Joshua Bernbaum’s vivid glass palette
If you collect glasswork mosey on over to Vermont glass artist Joshua Bernbaum’s website or his Instagram feed and be blown away (sorry, couldn’t resist) by his amazing vessels and dazzling colors. Bernbaum’s handblown glass vessels and his abstract collection Fraunhofer Lines is currently on exhibit at the Mitchell-Giddings Art Gallery in Brattleboro, VT.
In a 2018 interview with Urban Glass, Bernbaum explained his fascination with Fraunhofer, a 19th century physicist, who had discovered an optical occurence through a telescope that used a certain type of glass. Fraunhofer went on to develop a lens that enabled telescope users to see absorption lines (thin black lines) that absorbed gasses from the atmosphere, but omitted certain colors from the color spectrum. “I was fascinated by the idea that the creation of this glass could allow people to see things that they had never seen before. I am always looking for this type of inspiration,” Bernbaum said.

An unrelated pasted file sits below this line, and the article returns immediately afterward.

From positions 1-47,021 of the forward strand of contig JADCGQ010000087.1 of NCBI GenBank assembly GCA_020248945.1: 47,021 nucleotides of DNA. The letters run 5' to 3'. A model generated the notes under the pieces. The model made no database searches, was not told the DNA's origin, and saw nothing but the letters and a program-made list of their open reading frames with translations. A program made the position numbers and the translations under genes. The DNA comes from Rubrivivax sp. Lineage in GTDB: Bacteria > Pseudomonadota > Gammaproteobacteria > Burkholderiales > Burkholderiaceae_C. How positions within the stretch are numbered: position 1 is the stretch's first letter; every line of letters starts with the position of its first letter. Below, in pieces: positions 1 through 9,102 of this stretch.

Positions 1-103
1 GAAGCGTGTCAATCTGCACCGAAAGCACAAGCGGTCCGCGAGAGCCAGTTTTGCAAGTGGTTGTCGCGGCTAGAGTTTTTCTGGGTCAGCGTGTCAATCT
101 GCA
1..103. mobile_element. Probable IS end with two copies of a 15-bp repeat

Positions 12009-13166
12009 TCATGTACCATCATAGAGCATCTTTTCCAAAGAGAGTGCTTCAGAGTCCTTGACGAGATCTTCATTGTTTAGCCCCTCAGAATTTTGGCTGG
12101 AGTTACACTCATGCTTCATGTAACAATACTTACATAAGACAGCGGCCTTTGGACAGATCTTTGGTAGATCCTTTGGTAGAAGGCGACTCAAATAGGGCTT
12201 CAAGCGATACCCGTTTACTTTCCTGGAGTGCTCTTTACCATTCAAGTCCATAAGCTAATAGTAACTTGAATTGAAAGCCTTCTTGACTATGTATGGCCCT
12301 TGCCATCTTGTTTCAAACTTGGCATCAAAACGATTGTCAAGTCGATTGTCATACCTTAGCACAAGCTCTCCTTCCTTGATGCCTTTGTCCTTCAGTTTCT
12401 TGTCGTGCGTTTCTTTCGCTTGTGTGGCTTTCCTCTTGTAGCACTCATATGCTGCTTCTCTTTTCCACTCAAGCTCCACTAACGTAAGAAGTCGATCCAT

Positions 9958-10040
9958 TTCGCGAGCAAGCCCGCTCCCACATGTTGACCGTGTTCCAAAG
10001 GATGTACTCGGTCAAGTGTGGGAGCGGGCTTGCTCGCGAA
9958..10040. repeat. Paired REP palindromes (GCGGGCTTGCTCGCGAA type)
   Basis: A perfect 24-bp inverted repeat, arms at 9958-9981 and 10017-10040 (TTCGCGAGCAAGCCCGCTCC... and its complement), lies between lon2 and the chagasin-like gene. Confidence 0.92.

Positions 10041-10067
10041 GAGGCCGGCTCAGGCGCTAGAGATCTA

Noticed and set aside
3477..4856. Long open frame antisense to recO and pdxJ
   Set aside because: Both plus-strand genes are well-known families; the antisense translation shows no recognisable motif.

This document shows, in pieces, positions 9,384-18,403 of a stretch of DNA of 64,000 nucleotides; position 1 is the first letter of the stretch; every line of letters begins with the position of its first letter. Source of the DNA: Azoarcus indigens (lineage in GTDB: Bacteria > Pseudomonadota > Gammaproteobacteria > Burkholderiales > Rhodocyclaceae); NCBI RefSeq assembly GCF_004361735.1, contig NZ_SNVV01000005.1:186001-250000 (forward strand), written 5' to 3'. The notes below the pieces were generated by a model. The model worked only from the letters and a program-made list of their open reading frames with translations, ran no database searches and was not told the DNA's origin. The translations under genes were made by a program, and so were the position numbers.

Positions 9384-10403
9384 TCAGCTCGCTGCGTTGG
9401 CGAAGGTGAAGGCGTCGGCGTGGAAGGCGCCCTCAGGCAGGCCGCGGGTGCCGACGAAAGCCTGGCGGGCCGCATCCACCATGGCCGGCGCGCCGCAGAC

But it’s the relationship with color and how each shade react with one another other that captivates Bernbaum. “I am most interested in color, especially color relationships in the works I create in blown glass. Utilizing traditional glass cane (or striping) techniques in new and personalized ways is the driving force behind most of my current designs. I consider the pieces I make to be documents along the way of a (hopefully) life-long journey of both refining the necessary skills and developing the patience one needs in order to create with this captivating and mesmerizing, but highly challenging molten material.”
Bernbaum manipulates color by contrasting and juxtaposing the various hues. A purist, he creates his glass colors from scratch; a practice, he notes, that isn't common anymore. To create his palette of brilliant pigmented glass, Bernbaum uses two furnaces, one for clear glass and one for melting colors. This method allows for more experimentation that allows him to further explore what can be done with color.